Nav: Home

Oregon chemists build a new, stable open-shell molecule

June 09, 2016

EUGENE, Ore. - June 9, 2016 -- University of Oregon chemists have synthesized a stable and long-lasting carbon-based molecule that, they say, potentially could be applicable in solar cells and electronic devices.

The molecule changes its bonding patterns to a magnetic biradical state when heated; it then returns to a fully bonded non-magnetic closed state at room temperature. That transition, they report, can be done repeatedly without decomposition. It remains stable in the presence of both heat and oxygen.

Biradical refers to organic compounds, known as open-shell molecules, that have two free-flowing, non-bonding electrons. Producing them using techniques to control their electron spin, and thus provide semiconducting properties, in a heated state has been hampered by instability since the first synthetic biradical hydrocarbon was made in 1907.

"Potentially our approach could help to make organic solar cells more efficient than silicon solar cells, but that's probably far in the future," said UO doctoral student Gabriel E. Rudebusch, the paper's lead author. "Our synthesis is rapid and efficient. We easily can make a gram of this compound, which is very stable when exposed to oxygen and heat. This stability has been almost unheard of in the literature about biradical compounds."

The four-step synthesis of the compound -- diindenoanthracene, or DIAn -- and how it held up when tested in superconducting materials were detailed in a proof-of-principle paper published online May 23 by the journal Nature Chemistry. The UO team collaborated with experts in Japan, Spain and Sweden.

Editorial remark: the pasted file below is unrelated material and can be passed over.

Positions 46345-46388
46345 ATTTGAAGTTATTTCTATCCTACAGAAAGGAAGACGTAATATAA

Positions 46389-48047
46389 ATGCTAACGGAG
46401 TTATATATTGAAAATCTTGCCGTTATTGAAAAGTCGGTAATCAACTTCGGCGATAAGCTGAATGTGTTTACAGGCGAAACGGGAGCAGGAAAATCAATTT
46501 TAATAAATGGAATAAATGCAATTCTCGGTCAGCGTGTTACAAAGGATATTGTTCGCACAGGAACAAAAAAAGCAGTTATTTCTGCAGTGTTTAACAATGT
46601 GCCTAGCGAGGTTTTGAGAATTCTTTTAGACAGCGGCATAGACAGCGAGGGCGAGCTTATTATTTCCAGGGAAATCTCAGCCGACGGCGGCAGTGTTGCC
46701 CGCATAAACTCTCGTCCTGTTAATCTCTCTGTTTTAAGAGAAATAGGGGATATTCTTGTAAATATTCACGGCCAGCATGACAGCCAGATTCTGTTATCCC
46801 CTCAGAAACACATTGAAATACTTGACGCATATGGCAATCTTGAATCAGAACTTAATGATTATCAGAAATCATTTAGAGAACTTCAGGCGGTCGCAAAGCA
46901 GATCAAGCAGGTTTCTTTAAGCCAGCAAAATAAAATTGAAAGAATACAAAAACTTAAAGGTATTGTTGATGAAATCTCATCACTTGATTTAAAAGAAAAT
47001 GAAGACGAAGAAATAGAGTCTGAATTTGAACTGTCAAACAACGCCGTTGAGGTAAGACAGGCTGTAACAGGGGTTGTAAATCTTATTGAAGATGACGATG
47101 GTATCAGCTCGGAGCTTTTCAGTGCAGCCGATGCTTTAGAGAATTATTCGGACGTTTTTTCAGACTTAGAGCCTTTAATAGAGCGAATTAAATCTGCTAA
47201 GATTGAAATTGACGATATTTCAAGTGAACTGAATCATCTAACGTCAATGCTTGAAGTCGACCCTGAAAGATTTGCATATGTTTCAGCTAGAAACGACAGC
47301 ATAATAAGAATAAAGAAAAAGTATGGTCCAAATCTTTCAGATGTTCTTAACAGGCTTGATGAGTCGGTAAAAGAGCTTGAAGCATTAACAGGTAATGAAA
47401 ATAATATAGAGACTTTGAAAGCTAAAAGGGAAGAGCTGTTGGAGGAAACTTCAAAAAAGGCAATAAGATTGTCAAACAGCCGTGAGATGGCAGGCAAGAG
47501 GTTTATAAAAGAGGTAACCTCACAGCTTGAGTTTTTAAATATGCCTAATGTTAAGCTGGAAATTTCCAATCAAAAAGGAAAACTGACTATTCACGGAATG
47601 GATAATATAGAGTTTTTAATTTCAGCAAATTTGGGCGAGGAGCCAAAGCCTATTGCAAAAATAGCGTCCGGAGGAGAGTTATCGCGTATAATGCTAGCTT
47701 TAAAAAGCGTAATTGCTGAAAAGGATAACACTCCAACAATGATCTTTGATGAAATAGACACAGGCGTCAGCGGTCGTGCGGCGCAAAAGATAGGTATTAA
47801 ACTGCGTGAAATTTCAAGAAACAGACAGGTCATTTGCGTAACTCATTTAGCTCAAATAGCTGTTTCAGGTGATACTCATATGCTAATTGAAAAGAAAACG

The molecular framework for the new molecule involves the hydrocarbon anthracene, which has three linearly fused hexagonal benzene rings, in combination with two five-membered pentagonal rings.

"The big difference between our new molecule and a lot of other biradical molecules that have been produced is those five-membered rings," said co-author Michael M. Haley, who holds the UO's Richard M. and Patricia H. Noyes Professorship in Chemistry. "They have the inherent ability to accept electrons or give up electrons. This means DIAn can move both negative and positive charges, which is an essential property for useful devices such as transistors and solar cells. Also, we can heat up our molecule to 150 degrees Celsius, bring it back to room temperature and heat it up again, repeatedly, and we see no decomposition in its reaction to oxygen. The unique features of DIAn are essential if these molecules are to have a use in the real world."

Haley's lab is now seeking to develop derivatives of the new molecule to help move the technology forward into potential applications.
-end-
Co-authors with Rudebusch and Haley were: Jonathan L. Marshall, a former doctoral researcher in Haley's lab; Lev N. Zakharov of the UO's Center for Advanced Materials Characterization in Oregon; Kjell Jorner and Henrik Ottosson of Sweden's Uppsala University; Kotaro Fukuda and Masayoshi Nakano of Osaka University in Japan; Carlos J. Gómez-García of the University of Valencia in Spain; and José L. Zafra, Iratxe Arrechea-Marcos, Guzmán L. Espejo, Rocío Ponce Ortiz, and Juan Casado, all of the University of Malaga in Spain.

The National Science Foundation supported the research at the UO (grant CHE-1301485 to Haley). Additional funding support came from organizations within the governments of Spain, Japan and Sweden.

Source: Michael Haley, professor of chemistry, UO Department of Chemistry and Biochemistry, 541-346-0456, haley@uoregon.edu, and Gabe Rudebusch, UO doctoral student, ger@uoregon.edu